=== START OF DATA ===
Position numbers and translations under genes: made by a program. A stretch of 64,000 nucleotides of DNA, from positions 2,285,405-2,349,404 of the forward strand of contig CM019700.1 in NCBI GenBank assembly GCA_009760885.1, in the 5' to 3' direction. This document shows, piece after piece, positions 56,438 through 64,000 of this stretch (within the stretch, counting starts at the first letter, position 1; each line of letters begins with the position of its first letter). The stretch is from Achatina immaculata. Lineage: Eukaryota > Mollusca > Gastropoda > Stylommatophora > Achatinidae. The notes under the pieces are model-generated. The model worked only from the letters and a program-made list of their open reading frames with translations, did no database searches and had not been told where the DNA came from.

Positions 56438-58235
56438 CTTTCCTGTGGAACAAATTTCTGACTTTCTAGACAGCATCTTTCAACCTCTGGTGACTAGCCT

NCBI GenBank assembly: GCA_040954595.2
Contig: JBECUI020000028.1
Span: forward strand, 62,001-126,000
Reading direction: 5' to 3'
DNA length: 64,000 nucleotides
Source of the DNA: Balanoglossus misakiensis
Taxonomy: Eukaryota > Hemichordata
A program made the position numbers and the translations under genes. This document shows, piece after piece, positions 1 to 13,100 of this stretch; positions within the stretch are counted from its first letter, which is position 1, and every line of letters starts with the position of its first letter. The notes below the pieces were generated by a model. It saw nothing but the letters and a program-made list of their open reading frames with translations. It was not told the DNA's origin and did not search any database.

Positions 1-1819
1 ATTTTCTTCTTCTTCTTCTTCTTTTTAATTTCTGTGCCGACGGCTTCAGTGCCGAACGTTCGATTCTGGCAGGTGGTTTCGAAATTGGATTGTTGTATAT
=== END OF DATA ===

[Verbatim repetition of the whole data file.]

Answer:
Position numbers and translations under genes: made by a program. A stretch of 64,000 nucleotides of DNA, from positions 2,285,405-2,349,404 of the forward strand of contig CM019700.1 in NCBI GenBank assembly GCA_009760885.1, in the 5' to 3' direction. This document shows, piece after piece, positions 56,438 through 64,000 of this stretch (within the stretch, counting starts at the first letter, position 1; each line of letters begins with the position of its first letter). The stretch is from Achatina immaculata. Lineage: Eukaryota > Mollusca > Gastropoda > Stylommatophora > Achatinidae. The notes under the pieces are model-generated. The model worked only from the letters and a program-made list of their open reading frames with translations, did no database searches and had not been told where the DNA came from.

Positions 56438-58235
56438 CTTTCCTGTGGAACAAATTTCTGACTTTCTAGACAGCATCTTTCAACCTCTGGTGACTAGCCT

NCBI GenBank assembly: GCA_040954595.2
Contig: JBECUI020000028.1
Span: forward strand, 62,001-126,000
Reading direction: 5' to 3'
DNA length: 64,000 nucleotides
Source of the DNA: Balanoglossus misakiensis
Taxonomy: Eukaryota > Hemichordata
A program made the position numbers and the translations under genes. This document shows, piece after piece, positions 1 to 13,100 of this stretch; positions within the stretch are counted from its first letter, which is position 1, and every line of letters starts with the position of its first letter. The notes below the pieces were generated by a model. It saw nothing but the letters and a program-made list of their open reading frames with translations. It was not told the DNA's origin and did not search any database.

Positions 1-1819
1 ATTTTCTTCTTCTTCTTCTTCTTTTTAATTTCTGTGCCGACGGCTTCAGTGCCGAACGTTCGATTCTGGCAGGTGGTTTCGAAATTGGATTGTTGTATAT